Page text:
is an OCTET STRING, whose value is the BER encoding of a value of the
   following:

   proxyAuthValue ::= LDAPDN


4. Permission to execute as proxy

   An LDAP server supporting the proxied authentication control may
   choose to honor or not honor a particular request. If the control is
   supported but a particular request is denied, the server MUST return
   the error code insufficientAccessRights. A typical implementation
   will evaluate if the requester has proxy access rights at the base DN
   of the request. If the requester has proxy access rights, and if the
   proxy DN corresponds to a valid entry in the directory managed by the
   server, the request will be honored. If the request is honored, it
   will be executed as if submitted by the proxy identity.


5. Security Considerations

   The proxied authentication control method is subject to standard LDAP
   security considerations. The control may be passed over a secure as


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   well as over an insecure channel. No additional confidential
   information is passed in the control.

   Note that the server is responsible for determining if a proxied
   authentication request is to be honored.


6. Copyright

   Copyright (C) The Internet Society (date). All Rights Reserved.

   This document and translations of it may be copied and furnished to
   others, and derivative works that comment on or otherwise explain it
   or assist in its implementation may be prepared, copied, published
   and distributed, in whole or in part, without restriction of any
   kind, provided that the above copyright notice and this paragraph are
   included on all such copies and derivative works.  However, this
   document itself may not be modified in any way, such as by removing
   the copyright notice or references to the Internet Society or other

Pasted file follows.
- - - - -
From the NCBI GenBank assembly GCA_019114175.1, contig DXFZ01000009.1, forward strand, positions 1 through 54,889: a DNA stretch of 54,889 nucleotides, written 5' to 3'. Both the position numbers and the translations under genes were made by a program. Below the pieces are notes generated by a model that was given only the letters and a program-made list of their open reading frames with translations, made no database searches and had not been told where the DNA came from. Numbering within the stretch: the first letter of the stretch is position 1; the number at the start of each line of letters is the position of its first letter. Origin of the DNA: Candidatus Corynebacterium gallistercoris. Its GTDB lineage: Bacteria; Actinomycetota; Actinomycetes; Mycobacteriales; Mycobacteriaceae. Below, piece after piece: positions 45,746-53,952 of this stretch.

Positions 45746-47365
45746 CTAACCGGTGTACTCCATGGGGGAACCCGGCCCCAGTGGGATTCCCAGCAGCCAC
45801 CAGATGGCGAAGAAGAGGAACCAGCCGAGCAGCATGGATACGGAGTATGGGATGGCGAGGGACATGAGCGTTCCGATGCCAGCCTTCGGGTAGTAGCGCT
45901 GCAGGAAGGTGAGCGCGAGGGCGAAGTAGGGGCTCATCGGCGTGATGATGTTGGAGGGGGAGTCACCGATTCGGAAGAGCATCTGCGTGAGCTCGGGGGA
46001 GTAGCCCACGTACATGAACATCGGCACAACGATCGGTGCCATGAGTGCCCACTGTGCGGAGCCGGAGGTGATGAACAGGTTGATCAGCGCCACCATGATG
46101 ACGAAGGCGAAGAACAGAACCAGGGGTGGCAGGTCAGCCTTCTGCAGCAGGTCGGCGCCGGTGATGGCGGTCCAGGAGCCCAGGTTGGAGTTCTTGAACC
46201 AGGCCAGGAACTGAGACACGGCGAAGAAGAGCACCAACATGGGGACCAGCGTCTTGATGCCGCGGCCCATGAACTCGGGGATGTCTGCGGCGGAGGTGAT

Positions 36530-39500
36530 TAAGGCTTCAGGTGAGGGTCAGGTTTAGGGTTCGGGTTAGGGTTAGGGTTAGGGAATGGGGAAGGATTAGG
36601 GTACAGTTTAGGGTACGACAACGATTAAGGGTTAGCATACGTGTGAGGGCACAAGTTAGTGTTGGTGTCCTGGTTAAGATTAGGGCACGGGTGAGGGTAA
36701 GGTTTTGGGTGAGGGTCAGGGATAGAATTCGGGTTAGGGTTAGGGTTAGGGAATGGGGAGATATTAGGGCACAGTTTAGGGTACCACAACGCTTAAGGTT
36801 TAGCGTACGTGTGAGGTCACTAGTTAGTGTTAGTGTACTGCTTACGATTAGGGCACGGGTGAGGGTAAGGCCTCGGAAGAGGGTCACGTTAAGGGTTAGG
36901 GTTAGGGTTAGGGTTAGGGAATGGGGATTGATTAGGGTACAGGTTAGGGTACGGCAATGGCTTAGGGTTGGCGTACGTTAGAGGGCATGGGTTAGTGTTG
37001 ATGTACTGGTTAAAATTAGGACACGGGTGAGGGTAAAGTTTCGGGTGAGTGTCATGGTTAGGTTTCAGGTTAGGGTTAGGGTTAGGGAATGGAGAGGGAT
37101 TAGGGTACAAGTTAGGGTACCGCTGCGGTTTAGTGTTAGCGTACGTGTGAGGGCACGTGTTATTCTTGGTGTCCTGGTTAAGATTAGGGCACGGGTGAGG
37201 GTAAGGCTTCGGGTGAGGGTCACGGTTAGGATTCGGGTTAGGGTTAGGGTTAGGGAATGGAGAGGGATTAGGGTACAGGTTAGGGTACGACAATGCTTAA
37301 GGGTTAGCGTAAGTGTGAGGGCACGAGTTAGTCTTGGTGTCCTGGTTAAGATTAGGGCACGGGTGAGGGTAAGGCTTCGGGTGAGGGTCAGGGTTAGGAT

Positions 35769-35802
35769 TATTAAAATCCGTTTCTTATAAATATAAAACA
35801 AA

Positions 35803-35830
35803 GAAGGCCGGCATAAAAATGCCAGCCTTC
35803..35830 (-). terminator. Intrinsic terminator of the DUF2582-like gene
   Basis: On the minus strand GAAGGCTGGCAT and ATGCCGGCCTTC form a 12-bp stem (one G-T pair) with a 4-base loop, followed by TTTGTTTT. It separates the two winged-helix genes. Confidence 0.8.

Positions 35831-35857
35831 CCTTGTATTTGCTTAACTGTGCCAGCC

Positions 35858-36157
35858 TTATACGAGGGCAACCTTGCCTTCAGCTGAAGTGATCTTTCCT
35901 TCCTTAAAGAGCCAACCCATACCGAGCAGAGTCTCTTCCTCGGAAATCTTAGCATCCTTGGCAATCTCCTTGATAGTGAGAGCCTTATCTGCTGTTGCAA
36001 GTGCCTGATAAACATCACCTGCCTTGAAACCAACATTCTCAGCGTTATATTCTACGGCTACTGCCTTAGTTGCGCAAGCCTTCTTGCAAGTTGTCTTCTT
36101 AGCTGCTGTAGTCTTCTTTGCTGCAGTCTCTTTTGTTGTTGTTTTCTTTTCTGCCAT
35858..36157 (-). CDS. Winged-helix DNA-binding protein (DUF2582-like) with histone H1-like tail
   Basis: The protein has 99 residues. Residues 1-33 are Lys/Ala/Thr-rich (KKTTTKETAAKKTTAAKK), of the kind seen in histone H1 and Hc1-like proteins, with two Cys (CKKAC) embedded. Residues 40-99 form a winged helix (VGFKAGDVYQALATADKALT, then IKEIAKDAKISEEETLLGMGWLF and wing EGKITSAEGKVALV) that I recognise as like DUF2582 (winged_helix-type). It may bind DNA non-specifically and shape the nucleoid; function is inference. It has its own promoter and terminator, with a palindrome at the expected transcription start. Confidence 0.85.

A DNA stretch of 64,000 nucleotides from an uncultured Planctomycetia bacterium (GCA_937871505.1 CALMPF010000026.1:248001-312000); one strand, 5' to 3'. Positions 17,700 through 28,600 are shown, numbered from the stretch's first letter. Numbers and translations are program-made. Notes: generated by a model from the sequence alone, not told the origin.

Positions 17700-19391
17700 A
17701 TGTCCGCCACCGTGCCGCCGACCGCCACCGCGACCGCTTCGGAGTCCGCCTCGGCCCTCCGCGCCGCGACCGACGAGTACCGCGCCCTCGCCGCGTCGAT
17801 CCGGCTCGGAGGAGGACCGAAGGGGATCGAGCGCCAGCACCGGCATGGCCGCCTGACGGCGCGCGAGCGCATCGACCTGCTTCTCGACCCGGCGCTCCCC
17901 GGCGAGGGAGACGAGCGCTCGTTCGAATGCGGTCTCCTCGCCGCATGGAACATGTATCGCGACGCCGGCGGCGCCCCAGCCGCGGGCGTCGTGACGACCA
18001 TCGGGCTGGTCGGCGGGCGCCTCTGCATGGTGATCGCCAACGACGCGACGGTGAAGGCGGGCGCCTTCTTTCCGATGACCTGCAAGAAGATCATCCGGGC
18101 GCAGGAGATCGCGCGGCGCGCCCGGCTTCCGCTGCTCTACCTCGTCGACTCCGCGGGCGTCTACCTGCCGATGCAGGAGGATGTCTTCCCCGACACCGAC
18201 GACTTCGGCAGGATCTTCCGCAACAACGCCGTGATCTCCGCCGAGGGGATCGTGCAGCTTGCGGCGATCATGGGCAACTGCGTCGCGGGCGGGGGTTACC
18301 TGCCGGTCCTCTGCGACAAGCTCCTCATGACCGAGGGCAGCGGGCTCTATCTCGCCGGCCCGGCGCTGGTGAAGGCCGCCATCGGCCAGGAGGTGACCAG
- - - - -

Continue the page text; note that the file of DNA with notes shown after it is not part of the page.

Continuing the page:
Internet organizations, except as needed for the  purpose of
   developing Internet standards in which case the procedures for
   copyrights defined in the Internet Standards process must be
   followed, or as required to translate it into languages other than
   English.

   The limited permissions granted above are perpetual and will not be
   revoked by the Internet Society or its successors or assigns.

   This document and the information contained herein is provided on an
   "AS IS" basis and THE INTERNET SOCIETY AND THE INTERNET ENGINEERING
   TASK FORCE DISCLAIMS ALL WARRANTIES, EXPRESS OR IMPLIED, INCLUDING
   BUT NOT LIMITED TO ANY WARRANTY THAT THE USE OF THE INFORMATION
   HEREIN WILL NOT INFRINGE ANY RIGHTS OR ANY IMPLIED WARRANTIES OF
   MERCHANTABILITY OR FITNESS FOR A PARTICULAR PURPOSE.


7. Bibliography

   [1]  M. Wahl, T. Howes, S. Kille, "Lightweight Directory Access
        Protocol (v3)", Internet Draft draft-ietf-asid-ldapv3-protocol-
        06.txt, July 1997.

   [2]  Bradner, Scott, "Key Words for use in RFCs to Indicate
        Requirement Levels", draft-bradner-key-words-03.txt, January,
        1997.









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8. AuthorÂ’s Addresses

   Rob Weltman
   Netscape Communications Corp.
   501 E. Middlefield Rd.
   Mountain View, CA 94043
   USA
   +1 650 937-3301
   rweltman@netscape.com

   Tim Howes
   Netscape Communications Corp.
   501 E. Middlefield Rd.
   Mountain View, CA 94043
   USA
   +1 650 937-3419
   howes@netscape.com